2 EMS workers left bloody after woman allegedly attacked them inside ambulance
HONOLULU, Hawaii (HawaiiNewsNow) - Two Honolulu ambulance workers are recovering after a homeless woman they were trying to help allegedly turned on them.
The incident happened Thursday afternoon, when medics responded to Aloha Tower for reports of an unresponsive woman near Pier 6.
First responders found Bobbi Ballhorn and loaded her into an ambulance.
As the rescue crew was preparing to head to the hospital, police sources say the 46-year-old suddenly attacked an EMT ― sinking her teeth into her arm and leaving her bloody.
When a paramedic jumped in to help, she suffered a busted lip after being punched in the face.
Christopher Sloman, the acting chief of Honolulu Emergency Services, said his personnel are the victims of violence almost every day. They’re swung and pushed around.
“It’s concerning. We need to protect our people,” he said.
While most of the incidents go unreported, last year at least eight cases led to medical treatment and or worker’s compensation claims.
All of those incidents had one thing in common: The suspect was either intoxicated or suffering from mental illness.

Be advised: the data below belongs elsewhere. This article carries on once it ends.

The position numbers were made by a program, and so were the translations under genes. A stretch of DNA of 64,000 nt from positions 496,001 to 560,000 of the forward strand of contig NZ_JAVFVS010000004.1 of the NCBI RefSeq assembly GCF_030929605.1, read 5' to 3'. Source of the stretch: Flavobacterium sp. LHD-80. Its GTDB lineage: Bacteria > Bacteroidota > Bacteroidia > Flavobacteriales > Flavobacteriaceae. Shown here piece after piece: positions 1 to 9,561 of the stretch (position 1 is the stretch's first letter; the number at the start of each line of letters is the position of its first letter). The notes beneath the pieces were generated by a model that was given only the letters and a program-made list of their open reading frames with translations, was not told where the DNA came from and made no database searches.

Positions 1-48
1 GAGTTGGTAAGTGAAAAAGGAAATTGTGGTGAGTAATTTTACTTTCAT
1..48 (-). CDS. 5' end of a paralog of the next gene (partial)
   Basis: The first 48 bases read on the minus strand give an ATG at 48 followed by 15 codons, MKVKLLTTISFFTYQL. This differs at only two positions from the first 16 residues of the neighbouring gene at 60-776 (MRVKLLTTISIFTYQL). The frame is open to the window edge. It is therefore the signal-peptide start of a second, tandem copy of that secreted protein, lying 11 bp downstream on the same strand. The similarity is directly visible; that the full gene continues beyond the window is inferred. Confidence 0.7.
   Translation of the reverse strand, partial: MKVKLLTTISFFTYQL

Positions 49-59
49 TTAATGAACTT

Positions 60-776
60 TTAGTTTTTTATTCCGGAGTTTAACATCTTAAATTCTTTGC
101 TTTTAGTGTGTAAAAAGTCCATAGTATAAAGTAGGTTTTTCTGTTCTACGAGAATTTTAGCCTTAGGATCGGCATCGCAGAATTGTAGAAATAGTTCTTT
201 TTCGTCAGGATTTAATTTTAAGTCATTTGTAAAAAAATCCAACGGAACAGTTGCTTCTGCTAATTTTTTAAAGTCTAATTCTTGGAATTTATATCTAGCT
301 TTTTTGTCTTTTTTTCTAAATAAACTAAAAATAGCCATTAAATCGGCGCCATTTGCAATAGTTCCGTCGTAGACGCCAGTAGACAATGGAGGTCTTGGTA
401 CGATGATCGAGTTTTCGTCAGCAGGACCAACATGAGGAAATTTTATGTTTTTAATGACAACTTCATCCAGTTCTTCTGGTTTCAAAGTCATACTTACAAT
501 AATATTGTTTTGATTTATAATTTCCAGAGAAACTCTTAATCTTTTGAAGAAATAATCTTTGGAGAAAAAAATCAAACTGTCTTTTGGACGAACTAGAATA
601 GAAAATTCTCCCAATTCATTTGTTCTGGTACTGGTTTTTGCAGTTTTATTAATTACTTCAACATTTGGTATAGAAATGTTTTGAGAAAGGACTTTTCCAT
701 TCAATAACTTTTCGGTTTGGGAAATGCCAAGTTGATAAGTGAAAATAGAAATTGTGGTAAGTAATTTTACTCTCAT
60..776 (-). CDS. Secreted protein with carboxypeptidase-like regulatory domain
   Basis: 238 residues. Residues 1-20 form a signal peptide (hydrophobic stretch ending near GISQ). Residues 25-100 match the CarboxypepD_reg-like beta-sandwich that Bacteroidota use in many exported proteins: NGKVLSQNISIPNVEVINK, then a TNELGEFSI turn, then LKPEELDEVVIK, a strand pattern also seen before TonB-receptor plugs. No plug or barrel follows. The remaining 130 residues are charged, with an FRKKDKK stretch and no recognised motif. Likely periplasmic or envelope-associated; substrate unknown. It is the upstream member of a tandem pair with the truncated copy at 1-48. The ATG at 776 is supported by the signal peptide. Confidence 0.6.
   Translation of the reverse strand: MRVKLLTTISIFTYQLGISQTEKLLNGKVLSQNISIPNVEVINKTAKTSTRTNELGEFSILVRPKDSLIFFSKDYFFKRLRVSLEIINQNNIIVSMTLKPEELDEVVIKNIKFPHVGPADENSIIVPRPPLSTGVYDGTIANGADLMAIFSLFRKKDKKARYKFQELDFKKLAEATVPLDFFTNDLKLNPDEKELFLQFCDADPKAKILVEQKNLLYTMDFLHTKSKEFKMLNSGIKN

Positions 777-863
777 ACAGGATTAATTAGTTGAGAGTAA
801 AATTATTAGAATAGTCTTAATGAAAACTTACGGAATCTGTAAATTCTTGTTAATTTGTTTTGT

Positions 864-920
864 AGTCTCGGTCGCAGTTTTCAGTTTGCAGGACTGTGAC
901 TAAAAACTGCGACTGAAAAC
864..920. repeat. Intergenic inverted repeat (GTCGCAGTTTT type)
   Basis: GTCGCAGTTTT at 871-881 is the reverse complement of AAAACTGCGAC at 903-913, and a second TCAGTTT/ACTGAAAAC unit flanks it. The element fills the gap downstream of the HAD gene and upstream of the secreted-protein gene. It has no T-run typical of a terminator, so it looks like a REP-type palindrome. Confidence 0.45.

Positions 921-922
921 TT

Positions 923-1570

“These issues: mental illness and substance abuse. They’ve always been there. They’re just more prominent right now,” Sloman said.
The violence is prompting conversations about what can be done to keep EMS crews safer.
One option being discussed is the use of body cameras.
“We have to make sure whatever we do is compliant with privacy laws," Sloman said.
"And then there’s the other side of it ― where people might not be as forthcoming with a healthcare provider if they’re on camera.”
Sloman says the agency is also looking at whether crews should be equipped with bulletproof vests.
“The trend with what we’re seeing with violence not only locally but nationally as well is maybe this is something we really have to consider,” he said.
“Have we gotten to the point that EMS providers and fire responders need that type of protection?”
Thursday’s incident at Pier 6 not only put medics in danger, there were repercussions for the public too.
After the attack, the ambulance had to be taken out of service nearly seven hours. That meant people in distress likely had to wait a little longer for help.
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